The thing about deformities — a heavily redacted essay

'Kúnlé Adébàjò
8 min readJun 2, 2024

Originally written on Sunday, May 14, 2023.

Result of chest x-ray done in November 2022. ‘Gentle dorsolumbar scoliosis with concavity to the right noted,’ the radiologist noted.

[Redacted]

There are so many things about ourselves that we take for granted. For example, a straight spine.

I only know this because I lack one, and — as a result — I know too well all the ways this simple deficiency can fuck with you. You look in the mirror, and the image that stares back at you is both familiar and foreign. It is not quite a monster, but it is also not quite human. You twist and turn. Maybe you can correct this abnormality, even if it’s just for a few delusional seconds. But, no matter how hard you pull and stretch, like a piece of kponmo folding into itself, it returns to its original shape.

You look at other people, especially shirtless people, and gawk at their flawless backs. Maybe they’re at the swimming pool or the gym. Maybe it’s a video on social media. That ordinary yet extraordinary back just grabs your attention. Of course, it is not one of the things they’re grateful for. How could they be? A straight back is as common as having ten fingers or hair on your head. But you look at them, and you see God’s favourites.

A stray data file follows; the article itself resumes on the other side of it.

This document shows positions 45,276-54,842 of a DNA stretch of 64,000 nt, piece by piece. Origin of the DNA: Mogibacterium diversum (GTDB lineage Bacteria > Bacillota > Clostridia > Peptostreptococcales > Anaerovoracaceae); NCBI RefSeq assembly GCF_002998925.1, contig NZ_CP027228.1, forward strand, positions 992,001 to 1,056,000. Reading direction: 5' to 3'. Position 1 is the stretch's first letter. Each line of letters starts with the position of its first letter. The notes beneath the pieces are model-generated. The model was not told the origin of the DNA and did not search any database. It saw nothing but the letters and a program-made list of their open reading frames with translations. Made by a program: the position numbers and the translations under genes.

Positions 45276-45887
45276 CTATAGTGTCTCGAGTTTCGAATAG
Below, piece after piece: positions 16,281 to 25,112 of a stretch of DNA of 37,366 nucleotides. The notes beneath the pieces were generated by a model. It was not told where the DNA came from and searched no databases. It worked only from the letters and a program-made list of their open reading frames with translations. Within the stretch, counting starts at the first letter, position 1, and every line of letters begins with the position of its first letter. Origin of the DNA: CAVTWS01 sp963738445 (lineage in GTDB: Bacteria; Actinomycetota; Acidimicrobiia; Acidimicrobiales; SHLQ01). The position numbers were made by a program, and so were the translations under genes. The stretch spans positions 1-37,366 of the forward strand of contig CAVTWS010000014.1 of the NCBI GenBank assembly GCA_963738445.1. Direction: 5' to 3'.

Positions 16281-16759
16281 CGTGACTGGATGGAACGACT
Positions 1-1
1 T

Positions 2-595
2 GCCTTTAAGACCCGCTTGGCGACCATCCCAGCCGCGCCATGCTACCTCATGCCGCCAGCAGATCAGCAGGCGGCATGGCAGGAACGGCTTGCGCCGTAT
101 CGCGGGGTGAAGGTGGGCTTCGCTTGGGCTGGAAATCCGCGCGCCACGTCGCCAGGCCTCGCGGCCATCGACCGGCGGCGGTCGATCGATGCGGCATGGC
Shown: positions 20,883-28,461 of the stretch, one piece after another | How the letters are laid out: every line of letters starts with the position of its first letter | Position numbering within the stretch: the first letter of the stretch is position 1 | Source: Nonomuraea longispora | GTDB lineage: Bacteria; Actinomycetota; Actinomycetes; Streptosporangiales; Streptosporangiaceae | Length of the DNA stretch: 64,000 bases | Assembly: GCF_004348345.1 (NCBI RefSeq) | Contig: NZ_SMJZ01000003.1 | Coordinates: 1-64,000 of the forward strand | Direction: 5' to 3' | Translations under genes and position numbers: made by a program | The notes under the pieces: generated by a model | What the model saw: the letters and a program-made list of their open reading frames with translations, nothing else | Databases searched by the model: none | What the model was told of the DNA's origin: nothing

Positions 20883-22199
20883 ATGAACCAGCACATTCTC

You take pictures and try to “correct” your posture, so you seem straighter than usual. But sometimes you forget. Or the pictures come back to taunt you anyway and you cuss the world for making you crooked.

Weeks back when I read an article by Socrates Mbamalu, I immediately took a note to write myself on the topic of scars. Why, I have some of my own too. And they seem to have defined more of my personality than I care to admit.

It all started with a fire accident when I was eight or nine. It peeled off nearly all the skin on my left leg. I had to learn to walk again. Standing alone was painful. It was years later I got to connect the dots between this tragedy and my twisted spine. Apparently, because my left leg itched whenever I stood for long, I would rest my weight on the right foot. I guess, eventually, my body registered this posture as permanent and my back became pretzeled. It twisted sideways on two axes. One hip became taller than the other and one half of my rib cage pushed forward. I felt more comfort from wearing one flip-flop on a particular leg than both pairs.